The less good news is that the way the records are presented will cause deep bewilderment to people unfamiliar with the registration system. The main problem is that most of these newly-available index records don’t supply the information needed to extract a full register entry or order a certificate, unlike the copies of the indexes up to 1958 already available on (and Ancestry and FindMyPast). Instead they give an internal GRO reference number. So in most cases no clear route exists from the online index entry to the full information in the register. I suspect a tsunami of puzzlement and frustration is about to break over the heads of the poor civil servants responsible for handling public feedback.

    But the best news only emerged at the website launch. Joan Burton, the minister with responsibility for the GRO, announced a “Civil Registration Amendment Bill 2014”, which will remove all legal obstacles to public access to the full records, not just the indexes.

    So here they come at last, full records of all Irish births over 100 years old, all marriages over 75 and all deaths over 50. Seventh heaven approaches.

  • The Placenames Commision site: improved by abolition

    June 30, 2014 @ 9:48 am | by John Grenham

    After a recent column about placenames, a reader enquired why I’d left out the website of the Irish Placenames Commission, I responded that their records omitted some of the divisions needed for research in nineteenth-century records, such as Poor Law Unions. But the real reason was that I hadn’t looked at the site for ages.

    And when I did look, it turns out the Commission has been abolished. Its function, to provide official bodies with an authoritative Irish language version of every place-name, is now carried out by the Placenames Branch of the Department of Arts, Heritage and the Gaeltacht.

    The main aim of the website had been to make available the 70 years of scholarship that lay behind the Commission’s attempts to peel away seven centuries of English veneer. So it was very useful indeed for local history, but a bit marginal for genealogy, with the wonderful exception of the superb collection of maps buried away under its “Toponymy resources” sub-menu.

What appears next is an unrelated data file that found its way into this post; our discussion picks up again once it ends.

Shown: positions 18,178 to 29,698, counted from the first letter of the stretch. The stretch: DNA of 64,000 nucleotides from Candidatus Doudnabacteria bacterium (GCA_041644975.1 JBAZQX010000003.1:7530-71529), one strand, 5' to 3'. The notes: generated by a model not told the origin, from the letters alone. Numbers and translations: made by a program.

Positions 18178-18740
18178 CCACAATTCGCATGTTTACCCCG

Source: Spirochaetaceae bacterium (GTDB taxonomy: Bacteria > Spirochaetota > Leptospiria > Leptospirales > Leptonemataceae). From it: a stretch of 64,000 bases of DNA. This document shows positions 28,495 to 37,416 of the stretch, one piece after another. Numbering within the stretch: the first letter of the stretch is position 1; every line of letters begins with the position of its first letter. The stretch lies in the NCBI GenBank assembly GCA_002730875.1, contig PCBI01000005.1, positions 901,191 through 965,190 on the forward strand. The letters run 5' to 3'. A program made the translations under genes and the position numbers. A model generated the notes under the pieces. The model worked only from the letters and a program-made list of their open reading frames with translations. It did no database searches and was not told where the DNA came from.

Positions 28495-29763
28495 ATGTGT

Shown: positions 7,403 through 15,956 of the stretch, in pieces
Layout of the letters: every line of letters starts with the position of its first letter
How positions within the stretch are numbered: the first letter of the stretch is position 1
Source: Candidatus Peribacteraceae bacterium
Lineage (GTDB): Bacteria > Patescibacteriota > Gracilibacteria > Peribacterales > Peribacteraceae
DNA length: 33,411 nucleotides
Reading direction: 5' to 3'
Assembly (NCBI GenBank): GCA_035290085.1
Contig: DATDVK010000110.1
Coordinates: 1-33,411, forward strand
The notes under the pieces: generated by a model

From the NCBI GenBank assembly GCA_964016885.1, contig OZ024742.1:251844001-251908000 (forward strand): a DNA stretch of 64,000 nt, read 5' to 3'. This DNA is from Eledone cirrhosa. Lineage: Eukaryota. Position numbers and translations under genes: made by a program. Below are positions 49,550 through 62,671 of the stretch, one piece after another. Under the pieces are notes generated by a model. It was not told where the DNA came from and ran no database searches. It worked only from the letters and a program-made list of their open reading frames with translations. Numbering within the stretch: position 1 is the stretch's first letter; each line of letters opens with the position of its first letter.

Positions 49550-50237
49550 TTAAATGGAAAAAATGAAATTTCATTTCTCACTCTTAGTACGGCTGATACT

Abolition has suited the site very well, however. Taken over by Fiontar, DCU’s interdisciplinary Irish-language school, it has deepened and expanded beyond recognition. The search interface remains a bit limited for a researcher trying to disentangle names distorted by five or more generations of Chinese whispering, but the sheer range covered is extraordinary, ranging well beyond the usual townlands and streets. It includes rivers, bogs, valleys, mountains and some gloriously exotic non- and sub-townland categories: bogs, wells, tombs, fields, standing stones and “holes”. Anything out there with a name on it appears to be fair game.

    What’s more, Fiontar has knitted everything together very smoothly and integrated it all over a fully flexible Ordnance Survey map. You now pick a county or barony or civil parish and browse all its townlands (and bridges and souterrains and islands), poke into any research on the Irish names, zoom in, zoom out, and meander around till the cows come home. Happy days.

  • Accentuate the negative

    June 23, 2014 @ 8:30 am | by John Grenham

    I recently overheard a bar-room theology session end with a triumphant “But you can’t disprove that God exists!” Unfortunately, the old logical saw works both ways: absence of evidence is not evidence of absence, but it’s not much good as evidence of presence either.

    Research in Irish records means constantly confronting such uncertainties: Irish genealogy’s motto should be “Absence of evidence”.

    Not long ago, I took on what looked like a very straightforward search for the baptism of a James Holohan, born to a Holohan/Molloy couple around 1850 in Kilkenny. The Catholic baptismal records of the county are good for the period and, in my experience, the Kilkenny transcripts at are very accurate. So there should have been no problem.

    But there was no matching baptism 1840 to 1860. No baptism for other children of the couple 1830 to 1870. No matching baptism with mother’s name missing. No parents’ marriage. No baptism outside Kilkenny. An absolute blank on every single front.

    This was more than annoying, it needed explanation. Even if one baptism was missing or mis-transcribed, siblings’ records or a parents’ marriage record should be providing enough bites of the cherry to identify at least a general area of origin.

    So I listed all parishes in Kilkenny with both Holohan and Molloy households in Griffith’s in 1849 and then checked the status of the Catholic records for these parishes (all on, of course). For the parish with the single largest number of households, Ballyragget, all of the parish registers between 1807 and 1855 were missing.
    Does this prove my James Holohan was from Ballyragget? Not at all. Without the records, it’s simply impossible to know. All I have is a possible explanation of why it’s impossible

    So Irish researchers just have to cultivate what Keats called “Negative Capability”, the capacity “of being in uncertainties, mysteries, doubts, without any irritable reaching after fact and reason”.